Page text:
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NOTE: Hope you can attend one of these book talk events on Evangelicalism and the Decline of American Politics.
Sunday, September 23, 10:30 a.m. – St. Cloud Unitarian Universalist Fellowship
Monday, September 24, 7:00 p.m. – First Christian Church, Ames, IA
Tuesday, September 25, 7:00 p.m. – Ames Public Library
Tuesday, October 2, 7:00 p.m., Majors & Quinn Booksellers, Minneapolis

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(The Trump circus is wearing me down so I am taking a break from it this week to write about, of all things, football, specifically, the NFL. But you might notice a couple of passing references to him.)

The National Football League has turned the sport of football into a money machine and in the process corrupted it beyond redemption.

I seldom watch it anymore, but that’s for another day.

I write as one who does actually know something about the game. I attended the University of Richmond in Virginia on a football scholarship (my only means of paying for college), and was a quarterback with dreams of the NFL in my head until I took a hit in a game against Va. Tech that tore up my knee. Back then there was no such thing as arthroscopic surgery.

We were no match for teams like Tech anyway. Richmond was a student athlete school and has stayed that way. Back then we had classes six days a week, which meant I would go to classes on Saturday mornings and then play teams like Va. Tech in the afternoon.

I loved the game when I went to college, but that’s when football was actually a game. Today it is a business, certainly at the NFL level, and a corrupt one at that.

The NFL shutting out Colin Kaepernick and his friend Eric Reed for taking a knee to protest racial injustice arises from that corruptness. Let me put that in context.

In 2014 Zigi Wilf, owner of the Minnesota Vikings, was convicted in New Jersey of fraud, breach of contract, breach of fiduciary duty, and violating the New Jersey civil racketeering statutes and was order to pay $85 million in damages.

You know what the NFL’s reaction was? Whether or not this judgment would impair Wilf’s ability to pay his share of the new billion dollar Vikings stadium.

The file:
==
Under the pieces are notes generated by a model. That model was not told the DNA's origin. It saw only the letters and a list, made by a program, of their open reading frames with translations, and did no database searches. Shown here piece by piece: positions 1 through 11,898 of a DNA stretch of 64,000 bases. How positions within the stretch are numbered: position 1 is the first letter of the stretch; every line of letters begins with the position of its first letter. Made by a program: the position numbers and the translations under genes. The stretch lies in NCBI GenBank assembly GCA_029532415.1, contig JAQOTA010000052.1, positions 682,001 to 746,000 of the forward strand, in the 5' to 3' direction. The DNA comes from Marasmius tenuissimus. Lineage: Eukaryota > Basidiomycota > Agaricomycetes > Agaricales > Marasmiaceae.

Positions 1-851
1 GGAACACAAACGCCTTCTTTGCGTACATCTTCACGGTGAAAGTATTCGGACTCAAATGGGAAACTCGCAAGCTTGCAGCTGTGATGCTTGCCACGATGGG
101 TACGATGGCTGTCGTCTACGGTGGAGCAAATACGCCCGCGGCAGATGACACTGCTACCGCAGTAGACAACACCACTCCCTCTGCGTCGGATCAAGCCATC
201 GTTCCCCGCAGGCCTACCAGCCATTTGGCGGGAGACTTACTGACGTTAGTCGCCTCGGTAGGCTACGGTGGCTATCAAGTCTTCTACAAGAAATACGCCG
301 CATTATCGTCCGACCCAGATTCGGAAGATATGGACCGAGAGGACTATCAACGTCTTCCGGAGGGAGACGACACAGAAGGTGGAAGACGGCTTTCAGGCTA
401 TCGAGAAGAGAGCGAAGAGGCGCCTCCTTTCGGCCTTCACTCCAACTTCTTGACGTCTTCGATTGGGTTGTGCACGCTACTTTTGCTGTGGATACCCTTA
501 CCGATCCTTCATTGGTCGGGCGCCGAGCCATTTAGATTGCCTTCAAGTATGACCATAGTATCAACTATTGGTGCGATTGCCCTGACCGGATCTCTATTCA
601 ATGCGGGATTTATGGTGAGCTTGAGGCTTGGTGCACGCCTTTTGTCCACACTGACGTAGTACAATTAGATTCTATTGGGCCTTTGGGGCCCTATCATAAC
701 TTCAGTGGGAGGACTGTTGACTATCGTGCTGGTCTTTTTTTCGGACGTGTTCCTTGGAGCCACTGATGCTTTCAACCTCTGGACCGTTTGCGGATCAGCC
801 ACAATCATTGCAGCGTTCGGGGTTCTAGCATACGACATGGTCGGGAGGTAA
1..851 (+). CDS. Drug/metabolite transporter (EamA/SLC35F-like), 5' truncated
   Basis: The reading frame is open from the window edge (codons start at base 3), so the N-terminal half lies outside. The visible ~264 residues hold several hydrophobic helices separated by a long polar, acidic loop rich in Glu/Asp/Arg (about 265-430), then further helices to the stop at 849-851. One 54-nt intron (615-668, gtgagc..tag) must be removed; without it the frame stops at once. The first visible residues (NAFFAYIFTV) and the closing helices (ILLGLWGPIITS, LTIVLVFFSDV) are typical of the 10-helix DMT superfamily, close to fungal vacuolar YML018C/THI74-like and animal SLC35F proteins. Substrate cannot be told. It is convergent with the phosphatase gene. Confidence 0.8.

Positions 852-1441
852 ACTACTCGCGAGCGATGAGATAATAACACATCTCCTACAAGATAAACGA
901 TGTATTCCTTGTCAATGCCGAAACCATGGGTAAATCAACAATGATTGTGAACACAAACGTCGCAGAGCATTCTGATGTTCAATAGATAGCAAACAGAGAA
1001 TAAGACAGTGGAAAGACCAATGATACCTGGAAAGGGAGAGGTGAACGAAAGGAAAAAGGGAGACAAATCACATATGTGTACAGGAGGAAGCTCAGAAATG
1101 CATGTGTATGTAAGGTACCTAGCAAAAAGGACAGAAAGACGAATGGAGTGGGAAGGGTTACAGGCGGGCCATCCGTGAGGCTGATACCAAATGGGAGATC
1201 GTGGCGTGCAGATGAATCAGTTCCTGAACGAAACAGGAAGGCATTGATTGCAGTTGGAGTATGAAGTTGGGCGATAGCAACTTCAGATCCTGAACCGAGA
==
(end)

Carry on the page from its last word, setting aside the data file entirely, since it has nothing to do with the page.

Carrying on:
Kaepernick can’t take a knee as a principled act of protest, but Zigi Wilf can be convicted of fraud the judge in the case described as motivated by “bad faith and evil motive” and the only concern the NFL has is the team’s financial bottom line.

This is the organization that is afraid to stand up to Donald Trump politicizing this issue and is, instead, de facto banning Kaepernick and Reed from the league by making sure no team offers them a contract (and both were starters for the 49ers).

In their conflict with the NFL, Colin Kaepernick and Eric Reed are showing who has integrity and who doesn’t.

What the NFL should do is to hold them up for kids all over the country to see as heroes.

That is who they are, two men showing exemplary courage in sacrificing their careers for the sake of others. That is the very definition of the word “hero.”

They have been accused of showing disrespect for the flag when in fact they stood tall by taking a knee out of love for what that flag symbolizes.

In his acceptance speech for being named the recipient of Amnesty International’s 2018 Ambassador’s Conscience Award Kaepernick said that love was at the root of his resistance, love he and Eric and others were expressing collectively to combat collective forms of systemic racial oppression.

He concluded his acceptance speech by saying, “Seeking the truth, finding the truth, telling the truth, and living the truth has been and always will be what guides my actions.”

This is what he and others working with him are teaching kids who attend the Know Your Rights Camp that raises awareness about higher education, self-employment, and instructions on how to properly interact with law enforcement in various situations.

That’s what he is doing to live the truth he seeks.

I wonder what his critics are doing, especially owners like Jerry Jones of the Cowboys and Zigi Wilf of the Vikings, and everyone who calls him unpatriotic.

More than that, who could say with a straight face that Donald Trump before whom the NFL has taken a knee has ever tried to seek the truth, find the truth, tell the truth, and live the truth.

You and I both know the answer to that question.

So should the NFL. Instead, though, it has chosen to take a knee of shame.